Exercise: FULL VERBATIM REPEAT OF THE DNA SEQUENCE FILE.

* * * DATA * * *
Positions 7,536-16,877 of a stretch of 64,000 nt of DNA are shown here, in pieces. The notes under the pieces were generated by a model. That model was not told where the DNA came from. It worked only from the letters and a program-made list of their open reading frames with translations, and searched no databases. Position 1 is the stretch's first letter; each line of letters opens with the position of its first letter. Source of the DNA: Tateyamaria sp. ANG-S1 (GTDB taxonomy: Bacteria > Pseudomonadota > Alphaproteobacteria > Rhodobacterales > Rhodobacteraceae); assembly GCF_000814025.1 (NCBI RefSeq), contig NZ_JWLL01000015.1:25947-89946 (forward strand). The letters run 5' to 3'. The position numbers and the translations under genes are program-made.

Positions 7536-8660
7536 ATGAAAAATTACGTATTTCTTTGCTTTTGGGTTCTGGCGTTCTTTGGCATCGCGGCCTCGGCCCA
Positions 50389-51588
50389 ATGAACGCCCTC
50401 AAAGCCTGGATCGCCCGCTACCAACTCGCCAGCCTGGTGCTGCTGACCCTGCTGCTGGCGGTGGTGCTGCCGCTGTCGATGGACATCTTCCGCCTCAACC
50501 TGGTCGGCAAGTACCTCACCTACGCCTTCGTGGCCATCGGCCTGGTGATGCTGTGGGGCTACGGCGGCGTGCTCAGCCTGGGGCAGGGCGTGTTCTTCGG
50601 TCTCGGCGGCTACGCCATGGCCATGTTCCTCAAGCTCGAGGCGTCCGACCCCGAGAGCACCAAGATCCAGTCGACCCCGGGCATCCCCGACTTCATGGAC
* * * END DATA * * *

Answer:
Positions 7,536-16,877 of a stretch of 64,000 nt of DNA are shown here, in pieces. The notes under the pieces were generated by a model. That model was not told where the DNA came from. It worked only from the letters and a program-made list of their open reading frames with translations, and searched no databases. Position 1 is the stretch's first letter; each line of letters opens with the position of its first letter. Source of the DNA: Tateyamaria sp. ANG-S1 (GTDB taxonomy: Bacteria > Pseudomonadota > Alphaproteobacteria > Rhodobacterales > Rhodobacteraceae); assembly GCF_000814025.1 (NCBI RefSeq), contig NZ_JWLL01000015.1:25947-89946 (forward strand). The letters run 5' to 3'. The position numbers and the translations under genes are program-made.

Positions 7536-8660
7536 ATGAAAAATTACGTATTTCTTTGCTTTTGGGTTCTGGCGTTCTTTGGCATCGCGGCCTCGGCCCA
Positions 50389-51588
50389 ATGAACGCCCTC
50401 AAAGCCTGGATCGCCCGCTACCAACTCGCCAGCCTGGTGCTGCTGACCCTGCTGCTGGCGGTGGTGCTGCCGCTGTCGATGGACATCTTCCGCCTCAACC
50501 TGGTCGGCAAGTACCTCACCTACGCCTTCGTGGCCATCGGCCTGGTGATGCTGTGGGGCTACGGCGGCGTGCTCAGCCTGGGGCAGGGCGTGTTCTTCGG
50601 TCTCGGCGGCTACGCCATGGCCATGTTCCTCAAGCTCGAGGCGTCCGACCCCGAGAGCACCAAGATCCAGTCGACCCCGGGCATCCCCGACTTCATGGAC